Navigating A Break-Lease
We recently had a current tenant enquire about breaking their Lease agreement. He and his partner had gone separate ways and were not on speaking terms. This presents a difficult scenario as both parties are registered as tenants on both the Lease and the Bond documentation. Let’s walk through the scenario when a tenant wants to break their Lease and what actions need to be taken.
Our task as Property Managers is to ensure that under no circumstances are our Owners out of pocket with a break-lease matter and that there is no additional burden placed on them during the process.
To achieve this, we require the existing tenants to:
- Continue to pay rent and bills until we find suitable replacement Tenants.
- Pay the cost of re-advertising the property.
- Pay the cost of leasing to new tenants.
AARE in Action
To commence, AustAsia Real Estate advised the Owner that the tenants are considering breaking their Lease agreement. With the rent continuing to come in each week, we assured the Owner the matter is under control. We advised the Owner they will be ‘kept in the loop’ throughout the entire process.
We then communicated the following to both of the existing tenants via email:
- All tenants continue to be responsible to pay the weekly rent until a new tenant is in place;
- All parties on the Lease agreement must execute the REIWA form titled “Request for Consent to Termination by Tenant During a Fixed Term Agreement”. This form specifies the date the tenants will provide vacant possession of the property or if they choose to reside in the property until they are replaced by a suitable new tenant;
- All tenants involved in the Lease are responsible to pay the relevant Break Lease fees and advertising costs;
- Upon receipt of all of the costs from the outgoing tenant/s associated in a Break-Lease matter, we will re-advertise the property and the property will be available to show to prospective new tenants. If the existing tenants choose to reside in the property whilst we conduct property viewings, they must allow access the property at least once a week;
- Should we then receive a suitable Application at the same rental amount, the new applicant/tenant will be asked to accept the property as per the ingoing Property Condition Report and pay the Bond amount accordingly;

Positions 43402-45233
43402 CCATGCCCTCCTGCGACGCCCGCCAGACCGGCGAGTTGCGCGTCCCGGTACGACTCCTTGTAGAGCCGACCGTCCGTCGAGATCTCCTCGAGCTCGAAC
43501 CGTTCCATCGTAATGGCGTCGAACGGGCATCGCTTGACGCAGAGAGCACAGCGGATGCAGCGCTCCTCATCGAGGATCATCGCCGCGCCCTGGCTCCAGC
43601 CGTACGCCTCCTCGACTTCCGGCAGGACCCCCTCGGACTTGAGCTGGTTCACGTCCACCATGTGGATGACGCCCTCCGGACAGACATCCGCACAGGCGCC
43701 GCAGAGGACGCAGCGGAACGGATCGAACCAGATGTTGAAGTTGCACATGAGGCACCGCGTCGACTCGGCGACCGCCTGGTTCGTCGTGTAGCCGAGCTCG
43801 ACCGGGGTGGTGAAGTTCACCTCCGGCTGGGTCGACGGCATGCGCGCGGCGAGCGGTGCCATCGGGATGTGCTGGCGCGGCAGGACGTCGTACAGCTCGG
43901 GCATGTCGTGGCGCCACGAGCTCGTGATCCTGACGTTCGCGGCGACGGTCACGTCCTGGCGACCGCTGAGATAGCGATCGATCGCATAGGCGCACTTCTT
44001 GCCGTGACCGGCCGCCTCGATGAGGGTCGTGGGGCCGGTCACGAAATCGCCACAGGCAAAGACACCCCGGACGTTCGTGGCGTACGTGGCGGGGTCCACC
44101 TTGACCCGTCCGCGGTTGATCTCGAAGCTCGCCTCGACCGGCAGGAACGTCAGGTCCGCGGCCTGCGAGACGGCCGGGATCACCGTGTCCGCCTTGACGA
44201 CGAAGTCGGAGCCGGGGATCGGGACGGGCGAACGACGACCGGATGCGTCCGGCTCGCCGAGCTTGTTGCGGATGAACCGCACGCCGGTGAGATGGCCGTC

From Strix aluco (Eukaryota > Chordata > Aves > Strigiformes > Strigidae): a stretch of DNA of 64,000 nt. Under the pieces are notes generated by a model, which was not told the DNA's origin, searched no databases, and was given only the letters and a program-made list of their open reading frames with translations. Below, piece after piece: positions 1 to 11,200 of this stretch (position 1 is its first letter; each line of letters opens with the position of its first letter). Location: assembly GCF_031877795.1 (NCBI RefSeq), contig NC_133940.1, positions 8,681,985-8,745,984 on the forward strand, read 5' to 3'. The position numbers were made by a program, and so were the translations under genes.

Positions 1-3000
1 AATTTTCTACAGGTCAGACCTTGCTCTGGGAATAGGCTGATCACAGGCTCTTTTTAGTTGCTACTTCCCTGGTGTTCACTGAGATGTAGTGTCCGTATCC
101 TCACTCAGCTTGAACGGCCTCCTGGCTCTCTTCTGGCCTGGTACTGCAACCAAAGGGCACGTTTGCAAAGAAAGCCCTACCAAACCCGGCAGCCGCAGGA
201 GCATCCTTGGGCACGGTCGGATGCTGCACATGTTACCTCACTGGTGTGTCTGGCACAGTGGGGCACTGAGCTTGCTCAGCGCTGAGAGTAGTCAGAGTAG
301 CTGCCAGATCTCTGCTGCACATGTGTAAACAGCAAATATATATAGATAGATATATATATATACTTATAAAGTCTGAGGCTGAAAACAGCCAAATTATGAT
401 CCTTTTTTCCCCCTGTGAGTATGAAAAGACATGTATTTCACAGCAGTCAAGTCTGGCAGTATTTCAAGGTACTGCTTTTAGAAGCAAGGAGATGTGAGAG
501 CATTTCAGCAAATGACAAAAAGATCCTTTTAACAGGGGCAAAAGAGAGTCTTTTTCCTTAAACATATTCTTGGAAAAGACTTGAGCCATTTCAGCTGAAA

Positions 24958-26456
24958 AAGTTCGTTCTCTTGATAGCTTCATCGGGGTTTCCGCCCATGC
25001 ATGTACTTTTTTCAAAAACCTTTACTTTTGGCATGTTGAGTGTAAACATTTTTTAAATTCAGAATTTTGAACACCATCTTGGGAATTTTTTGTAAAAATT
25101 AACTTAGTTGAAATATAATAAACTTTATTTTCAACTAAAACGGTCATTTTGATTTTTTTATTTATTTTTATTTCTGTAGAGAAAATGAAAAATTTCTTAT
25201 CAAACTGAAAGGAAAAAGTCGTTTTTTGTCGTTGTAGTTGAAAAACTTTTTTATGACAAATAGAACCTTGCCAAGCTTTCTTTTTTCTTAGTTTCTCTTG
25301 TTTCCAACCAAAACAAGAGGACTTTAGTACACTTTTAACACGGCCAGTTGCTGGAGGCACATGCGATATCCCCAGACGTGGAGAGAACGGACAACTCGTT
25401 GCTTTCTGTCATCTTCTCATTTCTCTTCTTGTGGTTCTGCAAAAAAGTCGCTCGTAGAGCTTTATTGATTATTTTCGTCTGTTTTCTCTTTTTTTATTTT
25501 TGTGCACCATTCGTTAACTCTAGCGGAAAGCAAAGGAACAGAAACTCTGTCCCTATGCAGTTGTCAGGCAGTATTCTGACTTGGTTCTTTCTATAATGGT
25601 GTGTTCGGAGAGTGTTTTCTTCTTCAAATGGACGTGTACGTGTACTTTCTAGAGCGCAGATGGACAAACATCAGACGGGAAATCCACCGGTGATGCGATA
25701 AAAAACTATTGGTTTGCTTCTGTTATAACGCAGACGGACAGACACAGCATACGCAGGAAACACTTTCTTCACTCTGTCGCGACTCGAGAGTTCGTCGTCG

- Should we receive a Rental Application offering a lesser amount of Rent, the current tenant shall be responsible for the difference from the beginning of the new tenant’s Lease agreement up to their own current Lease agreement expiry date;
- If the tenants that are Breaking Lease cause no damage to the property throughout their tenancy, they may recover their Bond amount at the expiration of the Lease Agreement;
- If the current tenants are not able to continue paying their Rent, they will forfeit their Bond funds. In which case, we have no other choice but to apply to the Magistrate’s Court under a Form 6 ‘Application for Disposal of Bond Money’ to recover the unpaid rent.
- If required, the Bond funds are allocated to contractors for cleaning costs or maintenance, with the balance allocated to the Owner to settle unpaid rent and/or outstanding utilities;
- If these costs exceed the value of the Bond held by us, upon instruction from the Owner, we will make a claim to the Magistrates Court for damages or compensation;
- If the current tenants pay their rent on time to the end of their Lease and there is no damage identified in the Final Bond Inspection, or other outstanding costs (i.e. utilities), they can receive their full Bond back.
The existing Tenants agreed to all the above stipulations. They paid all the associated fees in the Break-Lease and provided vacant possession of the Property. Upon inspection by our Property Manager, it was agreed the tenants had complied with their obligations. They handed over the Property in good condition as per the Property Condition Report.
The new tenants signed the Lease and paid their Bond. They paid two weeks rent in advance and entered the property all within the same week. This was a very successful Break-Lease with no negative financial impact on the Owner.
The new tenants are respectful of the property and pay their Rent in a timely manner. Our prompt and effective attention helped to avoid a potentially stressful situation. We ensured the Owner had no financial disadvantage from the Break-Lease. The existing Tenants were happy to move on and the new Tenants are very happy in their new rental home.
Important information and disclaimer
This publication has been prepared by AustAsia Group including AustAsia Real Estate Pty Ltd (REBA Licence No. RA1736).
Any advice in this publication is of a general nature only and has not been tailored to your personal circumstances. Accordingly, reliance should not be placed on the information contained in this document as the basis for making any financial investment, insurance or other decision. Please seek personal advice prior to acting on this information.
Information in this publication is accurate as at the date of writing, 20 February 2020. Some of the information may have been provided to us by third parties. Whilst it is believed the information is accurate and reliable, the accuracy of that information is not guaranteed in any way.
Opinions constitute our judgement at the time of issue and are subject to change. Neither the Licensee nor any member of AustAsia Group, nor their employees or directors give any warranty of accuracy, nor accept any responsibility, for any errors or omissions in this document.
Any general tax information provided in this publication is intended as a guide only and is based on our general understanding of taxation laws. It is not intended to be a substitute for specialised taxation advice or an assessment of your liabilities, obligations or claim entitlements that arise, or could arise, under taxation law, and we recommend you consult with a registered tax agent.